A few years ago, I got use to Sublimes map on the right. I find it very convenient with larger files to jump down to sections of code. I didn’t expect to see that in CodeLobster, or any IDE, but there it was. It’s a bit different from what I am use too. Instead of having a highlighted area to drag around, you just point to a portion of it and it jumps to that line.
I miss Beyond Compare. I found it to be a very useful file comparison tool. Unfortunately, I do not have a license at the moment. CodeLobster stepped in and helped with that as well.
Now and then I invent new words for myself. Configurability is one I came up with a while back when I was talking to a coworker about how flexible an application was. CodeLobster has a lot of views, windows, boxes, blocks, panes, etc. The Project/File/Class window has a plethora of other options as well. There are To-Do windows, Debugging, Errors, Logs, and more. To the right is your Map, References, Help and more.
You can float windows, dock them, close them and move them around a bit. I was able to easily put together a comfortable work environment for myself with little to no constraints.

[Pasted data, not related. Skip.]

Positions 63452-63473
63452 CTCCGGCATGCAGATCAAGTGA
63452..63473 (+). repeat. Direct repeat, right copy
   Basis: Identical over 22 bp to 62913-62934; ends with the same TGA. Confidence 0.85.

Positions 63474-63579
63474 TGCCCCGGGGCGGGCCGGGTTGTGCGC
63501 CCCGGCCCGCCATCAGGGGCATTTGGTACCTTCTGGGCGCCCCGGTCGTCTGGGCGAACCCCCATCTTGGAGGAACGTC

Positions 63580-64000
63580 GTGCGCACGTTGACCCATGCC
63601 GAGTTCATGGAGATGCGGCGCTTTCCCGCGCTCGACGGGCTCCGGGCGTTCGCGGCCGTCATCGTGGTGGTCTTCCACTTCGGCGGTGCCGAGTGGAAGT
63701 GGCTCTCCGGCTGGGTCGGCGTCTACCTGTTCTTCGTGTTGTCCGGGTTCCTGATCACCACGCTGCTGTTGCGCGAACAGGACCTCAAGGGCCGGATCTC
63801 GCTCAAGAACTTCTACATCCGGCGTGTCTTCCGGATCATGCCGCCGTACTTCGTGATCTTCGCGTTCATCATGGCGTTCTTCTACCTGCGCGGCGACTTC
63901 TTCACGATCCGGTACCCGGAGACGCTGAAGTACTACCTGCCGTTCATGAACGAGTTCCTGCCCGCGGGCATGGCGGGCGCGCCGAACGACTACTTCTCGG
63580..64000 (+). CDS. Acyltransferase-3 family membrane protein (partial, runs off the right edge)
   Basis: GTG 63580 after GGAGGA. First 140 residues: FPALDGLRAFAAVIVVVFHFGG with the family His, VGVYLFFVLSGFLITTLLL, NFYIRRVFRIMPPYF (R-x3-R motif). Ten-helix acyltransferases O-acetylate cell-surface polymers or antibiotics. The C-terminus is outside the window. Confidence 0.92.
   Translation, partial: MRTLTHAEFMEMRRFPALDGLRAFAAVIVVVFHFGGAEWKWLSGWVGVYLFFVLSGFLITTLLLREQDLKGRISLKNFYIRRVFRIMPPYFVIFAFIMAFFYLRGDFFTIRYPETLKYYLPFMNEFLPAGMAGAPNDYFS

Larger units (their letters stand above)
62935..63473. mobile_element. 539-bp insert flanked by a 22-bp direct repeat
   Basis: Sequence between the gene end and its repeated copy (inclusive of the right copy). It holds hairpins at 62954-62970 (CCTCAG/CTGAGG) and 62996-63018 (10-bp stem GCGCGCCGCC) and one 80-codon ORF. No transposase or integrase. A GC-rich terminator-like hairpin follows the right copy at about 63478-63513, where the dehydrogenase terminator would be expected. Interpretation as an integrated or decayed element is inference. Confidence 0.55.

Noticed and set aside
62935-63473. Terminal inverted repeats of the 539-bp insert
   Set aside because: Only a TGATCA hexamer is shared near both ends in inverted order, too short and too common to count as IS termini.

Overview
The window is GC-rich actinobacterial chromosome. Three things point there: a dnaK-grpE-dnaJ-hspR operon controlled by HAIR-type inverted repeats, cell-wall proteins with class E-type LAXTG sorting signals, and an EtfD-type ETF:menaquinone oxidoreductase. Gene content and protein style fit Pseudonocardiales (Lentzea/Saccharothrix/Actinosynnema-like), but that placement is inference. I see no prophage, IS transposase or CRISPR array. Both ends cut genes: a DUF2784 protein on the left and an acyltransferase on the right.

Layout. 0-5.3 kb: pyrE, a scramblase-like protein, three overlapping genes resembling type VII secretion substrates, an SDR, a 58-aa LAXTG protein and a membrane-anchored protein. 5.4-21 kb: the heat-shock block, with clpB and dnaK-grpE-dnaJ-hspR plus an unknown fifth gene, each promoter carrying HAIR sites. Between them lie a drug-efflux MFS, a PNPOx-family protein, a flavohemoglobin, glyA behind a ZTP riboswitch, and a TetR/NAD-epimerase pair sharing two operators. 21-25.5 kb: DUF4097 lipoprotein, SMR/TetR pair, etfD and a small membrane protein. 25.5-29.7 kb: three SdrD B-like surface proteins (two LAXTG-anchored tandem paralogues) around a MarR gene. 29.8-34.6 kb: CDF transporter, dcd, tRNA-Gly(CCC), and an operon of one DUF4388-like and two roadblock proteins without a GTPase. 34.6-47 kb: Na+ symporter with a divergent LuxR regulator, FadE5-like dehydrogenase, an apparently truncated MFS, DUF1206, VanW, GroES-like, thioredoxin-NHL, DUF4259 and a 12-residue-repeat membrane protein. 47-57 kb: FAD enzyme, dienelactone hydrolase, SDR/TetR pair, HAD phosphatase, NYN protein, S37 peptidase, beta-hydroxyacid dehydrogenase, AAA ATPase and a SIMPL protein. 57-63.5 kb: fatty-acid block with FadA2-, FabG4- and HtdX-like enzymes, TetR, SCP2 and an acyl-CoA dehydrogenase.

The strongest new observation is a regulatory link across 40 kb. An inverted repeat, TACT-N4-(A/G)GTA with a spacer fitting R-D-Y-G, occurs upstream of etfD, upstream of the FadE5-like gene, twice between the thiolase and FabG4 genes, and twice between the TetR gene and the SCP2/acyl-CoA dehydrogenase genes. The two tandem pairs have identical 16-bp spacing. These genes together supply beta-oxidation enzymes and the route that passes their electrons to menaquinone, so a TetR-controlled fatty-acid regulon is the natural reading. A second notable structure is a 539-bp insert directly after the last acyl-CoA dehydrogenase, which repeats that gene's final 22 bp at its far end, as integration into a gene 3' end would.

Plugins and Language Support
I was happy to see WordPress, Magento and jQuery on the list. Those are the frameworks I use the most. I was also happy to see a handful of other familiar frameworks. Joomla, Drupal, Laravel and AngularJS.
I’m use to either dishing out $200+ and so much per year, or having to pay monthly for a license. CodeLobster comes in a bit cheaper and maxed out at $99. There are three levels to choose from:
Free – Basic editor functions.
Lite $39 – Gives you more IDE functions.
Pro $99 – Gives you plugins that give you framework-specific IDE functions.
You can even upgrade from Lite to Pro.
They have a support link and a forum on their web site. The forum seems active and they do respond to inquiries, help requests, and even feature requests.
Areas for Improvement
The 4K screen support isn’t bad, but the icon sets need updating. They said this will happen this year. You can navigate around and work just fine. The toolbars are a challenge at times, but the tooltips fix that.
The errors window is great, but I’d like to see a more intuitive error handling/reporting mechanism inside the editor itself. It highlights things, but you’ll need to refer to the errors window for more information.
Should I purchase it?
If you’re looking for a good IDE that works well with a few of the standard frameworks, CodeLobster is a great choice. It is complete and fits any budget. You’ll find it comfortable and familiar, ready to use “out of the box”.
You may want to start with the free edition and see if the editor fits in your comfort zone, but I think you’ll find it covers all your needs.
CodeLobster has a strong foundation of things every developer will want and need. You can preview, debug, manager your database and manage your repositories. Its a winner that is well supported and well developed. I would put on the list of winning IDE’s without hesitation.